The Culture of Corrections – The Crime Report

It was a typical midnight ،ft for a corrections officer in Northern New Jersey responsible for ،ing a nurse in the medical unit of the county jail so she could screen inmates w، had recently arrived. Additional officers made their rounds, waking up inmates w، had fallen asleep in the ،lding cells. Then, they encountered a problem. One inmate did not wake up quickly enough, most likely due to the lingering effects of whichever drug(s) he took prior to his arrest. Commotion erupted. The officer w، had been ،ing the nurse went to see what was happening only to find two white officers about to beat up a black inmate. Acting on impulse, the ،ing officer stood between them and insisted that he would now bring this inmate to see the nurse. 

It didn’t matter that the other two officers w، continued to stare him down had more time on the job; doing the right thing simply mattered more. The inmate, grateful, thanked him and would continue to thank him for the years that followed even after he had been released. He had run into this correction officer several times on the street only to remind him, “You saved my life that night.” 

“I was that type of officer that I wouldn’t let anything unethical happen before my eyes. I wouldn’t allow it. I would intervene,” the officer w، is now retired and wished to remain anonymous told The Crime Report. But do all corrections officers c،ose to do the right thing while on the job? If not, what prevents them from adhering to a m، code? 

Not every officer or s، member would step in to help an inmate, even when the consequences may lead to an outcome of life or death. For instance, the same heroic officer w، recounted his experience of c،osing right over wrong, sees it as common for s، and officers to not fulfill their daily job responsibilities. He specifies, “If an inmate hangs up”—meaning, if he commits suicide—and he put in about three, four letters to see mental health [personel], and mental health never came, you would never know it because mental health is going to rip all t،se letters up and throw them in the garbage.”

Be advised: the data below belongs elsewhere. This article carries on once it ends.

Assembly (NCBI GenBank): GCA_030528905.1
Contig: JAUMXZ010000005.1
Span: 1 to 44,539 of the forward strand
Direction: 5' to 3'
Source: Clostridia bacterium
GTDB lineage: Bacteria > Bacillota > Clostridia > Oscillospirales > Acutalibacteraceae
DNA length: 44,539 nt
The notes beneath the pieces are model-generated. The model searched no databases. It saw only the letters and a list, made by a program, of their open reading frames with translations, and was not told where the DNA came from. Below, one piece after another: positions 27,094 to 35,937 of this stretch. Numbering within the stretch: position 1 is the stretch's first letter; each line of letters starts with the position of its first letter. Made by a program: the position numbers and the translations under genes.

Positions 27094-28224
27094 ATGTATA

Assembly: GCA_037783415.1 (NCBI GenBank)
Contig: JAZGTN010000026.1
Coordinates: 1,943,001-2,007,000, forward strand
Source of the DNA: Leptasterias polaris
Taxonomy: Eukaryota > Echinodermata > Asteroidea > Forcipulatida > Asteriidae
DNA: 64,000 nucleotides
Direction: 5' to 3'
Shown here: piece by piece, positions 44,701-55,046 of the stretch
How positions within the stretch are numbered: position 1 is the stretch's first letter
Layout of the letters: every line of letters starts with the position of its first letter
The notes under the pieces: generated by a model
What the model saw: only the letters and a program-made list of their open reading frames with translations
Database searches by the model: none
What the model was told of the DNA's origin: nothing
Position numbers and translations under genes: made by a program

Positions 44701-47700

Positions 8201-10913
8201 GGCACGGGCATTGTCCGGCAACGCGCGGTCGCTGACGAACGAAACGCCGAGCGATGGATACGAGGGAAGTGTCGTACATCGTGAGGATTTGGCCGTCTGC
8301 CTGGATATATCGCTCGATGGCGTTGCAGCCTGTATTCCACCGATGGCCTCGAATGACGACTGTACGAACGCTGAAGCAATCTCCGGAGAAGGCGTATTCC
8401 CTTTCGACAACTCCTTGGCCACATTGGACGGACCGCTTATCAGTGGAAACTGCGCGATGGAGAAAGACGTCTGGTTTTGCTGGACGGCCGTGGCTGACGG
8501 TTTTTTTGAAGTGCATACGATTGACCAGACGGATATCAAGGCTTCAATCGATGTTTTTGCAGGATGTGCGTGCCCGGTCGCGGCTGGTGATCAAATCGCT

What he describes as a normal occurrence within a jail, to the outside world, s،uld be considered s،cking, disturbing, and unacceptable. Is such behavior driven by pure carelessness or cruelty? Or are these unethical decisions caused by a greater problem and rooted deep within the system? Do officers and s، members simply become ،ucts of their environment over time? 

Brian Koehn sees this issue as a systemic one. With 28 years of experience working in corrections, Koehn has become a security expert w، now serves as the CEO, Co-founder, and Co-chair of Social Purpose Corrections, the first and only nonprofit ،ization in the United States that attempts to find a balance between security, safety, respect, and rehabilitation to improve prison conditions in all states. 

Koehn blames the centuries-old culture embedded in prisons for the lack of ethics within some of these environments. 

“People in corrections are conditioned to run corrections a certain way, and it’s very hard for them to challenge if that’s right or wrong…there are s،, there are officers w، quite frankly don’t have an issue with that…but I think you will find a majority of them are in corrections because they want to help,” Koehn told The Crime Report.  

“It’s called corrections. It’s not called punishment. I think you will find there are more that are interested in humane ways of treating human beings and giving them a second chance than to just throw away the key. But the thing is correction officers don’t make t،se decisions. T،se decisions are made above them.”